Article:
MESAT-1 isn’t the only CubeSat destined for space on the next Firefly Alpha launch. Eight other satellites are slated to fly as part of the 43rd mission in NASA’s Educational Launch of Nanosatellite (ELaNa) program. When Maine’s first CubeSat becomes airborne at Vandenberg Space Force Base, its traveling companions are expected to be…
This 6U CubeSat from the University of Arizona will receive HF (5-30 MHz) WSPR signals, demonstrate an inflatable HF antenna, and produce high-resolution imagery of Earth.
This 3U CubeSat from the University of Kansas will measure primary cosmic rays hitting Earth, measure VHF from cosmic ray interactions with the atmosphere, and capture images of Earth and space.
A 2U CubeSat from the University of Washington, the “Satellite for Optimal Control and imaging” (say “sockeye”), will demonstrate a guidance algorithm meant to address two constraining factors through orientation control and imaging.
R5-S4 + R5-S2-2.0
A pair of 6U CubeSats from NASA’s Johnson Space Center will assess the suitability of commercial off-the-shelf components for free-flying extravehicular inspections.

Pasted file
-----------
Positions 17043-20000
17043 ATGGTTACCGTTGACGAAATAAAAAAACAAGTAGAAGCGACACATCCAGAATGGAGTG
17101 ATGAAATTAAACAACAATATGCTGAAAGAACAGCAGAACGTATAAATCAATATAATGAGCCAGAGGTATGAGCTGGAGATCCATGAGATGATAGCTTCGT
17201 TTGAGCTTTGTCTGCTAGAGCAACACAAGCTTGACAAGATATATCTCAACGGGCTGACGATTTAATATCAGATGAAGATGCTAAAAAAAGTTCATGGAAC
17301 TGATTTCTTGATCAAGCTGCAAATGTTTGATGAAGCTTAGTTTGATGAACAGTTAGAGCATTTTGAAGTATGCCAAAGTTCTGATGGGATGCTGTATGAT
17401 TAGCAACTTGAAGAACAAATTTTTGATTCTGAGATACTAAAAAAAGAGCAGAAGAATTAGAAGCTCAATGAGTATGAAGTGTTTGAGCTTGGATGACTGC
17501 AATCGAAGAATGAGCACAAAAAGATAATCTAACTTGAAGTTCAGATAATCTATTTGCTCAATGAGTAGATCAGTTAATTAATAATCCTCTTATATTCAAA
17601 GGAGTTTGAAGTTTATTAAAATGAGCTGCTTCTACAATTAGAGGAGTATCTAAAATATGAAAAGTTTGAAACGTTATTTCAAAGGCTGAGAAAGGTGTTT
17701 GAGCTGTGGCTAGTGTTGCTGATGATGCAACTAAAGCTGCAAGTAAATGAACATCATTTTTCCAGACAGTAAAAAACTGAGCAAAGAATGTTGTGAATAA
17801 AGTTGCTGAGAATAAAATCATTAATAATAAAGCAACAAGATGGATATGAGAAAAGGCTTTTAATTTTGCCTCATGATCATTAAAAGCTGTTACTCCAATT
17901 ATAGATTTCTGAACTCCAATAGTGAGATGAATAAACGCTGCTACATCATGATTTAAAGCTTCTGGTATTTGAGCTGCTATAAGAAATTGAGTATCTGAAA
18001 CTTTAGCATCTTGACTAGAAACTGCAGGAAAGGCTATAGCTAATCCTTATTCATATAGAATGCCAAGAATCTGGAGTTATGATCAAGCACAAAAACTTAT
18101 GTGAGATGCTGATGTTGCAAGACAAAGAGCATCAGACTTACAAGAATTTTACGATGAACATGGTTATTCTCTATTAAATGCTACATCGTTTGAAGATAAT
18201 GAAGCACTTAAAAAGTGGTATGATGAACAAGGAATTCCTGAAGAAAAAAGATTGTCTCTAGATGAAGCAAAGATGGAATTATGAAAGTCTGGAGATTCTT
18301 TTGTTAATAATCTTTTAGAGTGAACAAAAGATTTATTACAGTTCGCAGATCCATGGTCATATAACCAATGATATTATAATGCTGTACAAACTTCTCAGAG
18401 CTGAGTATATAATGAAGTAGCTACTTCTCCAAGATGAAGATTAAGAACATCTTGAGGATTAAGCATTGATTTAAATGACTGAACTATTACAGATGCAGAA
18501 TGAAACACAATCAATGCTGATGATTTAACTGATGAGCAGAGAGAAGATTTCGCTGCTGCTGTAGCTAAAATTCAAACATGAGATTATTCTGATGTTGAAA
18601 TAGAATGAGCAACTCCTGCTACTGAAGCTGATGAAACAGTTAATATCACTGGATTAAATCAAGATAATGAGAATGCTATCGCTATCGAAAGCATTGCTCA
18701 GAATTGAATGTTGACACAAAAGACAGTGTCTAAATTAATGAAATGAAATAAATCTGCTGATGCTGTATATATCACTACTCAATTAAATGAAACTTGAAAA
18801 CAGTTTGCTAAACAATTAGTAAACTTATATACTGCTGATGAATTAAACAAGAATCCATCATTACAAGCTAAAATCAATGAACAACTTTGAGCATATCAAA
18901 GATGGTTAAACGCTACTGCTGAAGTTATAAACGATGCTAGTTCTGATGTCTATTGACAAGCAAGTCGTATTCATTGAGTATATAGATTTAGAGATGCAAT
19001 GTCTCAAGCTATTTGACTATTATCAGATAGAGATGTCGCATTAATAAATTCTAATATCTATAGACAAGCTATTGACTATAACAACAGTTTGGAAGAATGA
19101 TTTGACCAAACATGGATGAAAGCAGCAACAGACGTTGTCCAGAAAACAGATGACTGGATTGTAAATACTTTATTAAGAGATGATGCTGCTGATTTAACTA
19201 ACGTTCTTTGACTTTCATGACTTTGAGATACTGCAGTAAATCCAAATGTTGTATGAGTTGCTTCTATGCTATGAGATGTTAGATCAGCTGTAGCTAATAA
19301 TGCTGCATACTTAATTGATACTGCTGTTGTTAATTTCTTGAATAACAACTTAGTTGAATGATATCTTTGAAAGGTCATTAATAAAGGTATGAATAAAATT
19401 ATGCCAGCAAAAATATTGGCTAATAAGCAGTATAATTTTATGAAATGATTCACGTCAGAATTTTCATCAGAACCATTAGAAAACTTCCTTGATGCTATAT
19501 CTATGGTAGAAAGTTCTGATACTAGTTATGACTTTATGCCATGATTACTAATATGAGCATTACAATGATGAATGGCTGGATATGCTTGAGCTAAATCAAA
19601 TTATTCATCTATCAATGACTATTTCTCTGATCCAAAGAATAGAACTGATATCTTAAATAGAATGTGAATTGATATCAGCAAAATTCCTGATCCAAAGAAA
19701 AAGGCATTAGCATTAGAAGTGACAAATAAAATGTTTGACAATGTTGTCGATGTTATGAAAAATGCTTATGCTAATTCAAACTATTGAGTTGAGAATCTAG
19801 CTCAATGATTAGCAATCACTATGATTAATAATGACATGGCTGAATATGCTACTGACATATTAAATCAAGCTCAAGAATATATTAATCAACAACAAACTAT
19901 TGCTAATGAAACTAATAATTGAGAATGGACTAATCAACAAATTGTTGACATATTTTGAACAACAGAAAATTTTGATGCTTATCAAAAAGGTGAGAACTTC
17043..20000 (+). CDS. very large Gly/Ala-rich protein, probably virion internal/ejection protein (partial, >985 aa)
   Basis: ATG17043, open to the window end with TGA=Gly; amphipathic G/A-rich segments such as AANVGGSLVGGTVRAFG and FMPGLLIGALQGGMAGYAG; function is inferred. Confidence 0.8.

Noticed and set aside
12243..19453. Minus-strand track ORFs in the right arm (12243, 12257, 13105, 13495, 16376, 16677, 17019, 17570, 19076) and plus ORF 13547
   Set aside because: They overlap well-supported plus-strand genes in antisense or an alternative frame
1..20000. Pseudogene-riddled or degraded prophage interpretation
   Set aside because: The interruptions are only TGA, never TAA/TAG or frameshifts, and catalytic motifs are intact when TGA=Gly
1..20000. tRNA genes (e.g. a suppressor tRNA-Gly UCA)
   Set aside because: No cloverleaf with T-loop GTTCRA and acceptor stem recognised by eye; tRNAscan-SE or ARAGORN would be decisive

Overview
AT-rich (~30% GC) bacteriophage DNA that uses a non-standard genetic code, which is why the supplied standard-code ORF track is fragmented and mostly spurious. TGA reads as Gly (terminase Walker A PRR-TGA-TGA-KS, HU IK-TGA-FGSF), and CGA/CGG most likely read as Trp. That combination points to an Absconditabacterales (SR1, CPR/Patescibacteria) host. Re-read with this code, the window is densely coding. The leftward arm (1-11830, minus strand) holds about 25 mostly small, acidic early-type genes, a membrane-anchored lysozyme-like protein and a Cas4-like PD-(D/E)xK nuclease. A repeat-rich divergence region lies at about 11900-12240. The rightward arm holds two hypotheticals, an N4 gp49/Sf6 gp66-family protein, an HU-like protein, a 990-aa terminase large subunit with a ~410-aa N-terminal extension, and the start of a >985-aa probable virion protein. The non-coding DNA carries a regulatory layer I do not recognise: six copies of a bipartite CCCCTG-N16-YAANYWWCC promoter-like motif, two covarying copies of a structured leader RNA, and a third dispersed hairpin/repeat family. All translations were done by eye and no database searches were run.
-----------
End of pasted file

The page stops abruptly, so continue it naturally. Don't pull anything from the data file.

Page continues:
A 3U CubeSat from Teachers in Space will measure radiation and permit amateur radio operators to command the satellite for specific data downloads. This is the third Serenity. The first was lost in a post-launch explosion and the second decayed after just a few days.
A CubeSat from Dartmouth University, New Hampshire, the “Realistic Electron Atmospheric Loss” satellite will characterize loss of particles (both electrons and protons) from Earth’s Van Allen radiation belts.
A CubeSat from the NASA Ames Research Center, California, is in the TechEdSat series, which focuses on bringing small payloads from orbit back to Earth by advancing CubeSat entry, descent, and landing systems.
MaineSat.org wishes all good luck and godspeed.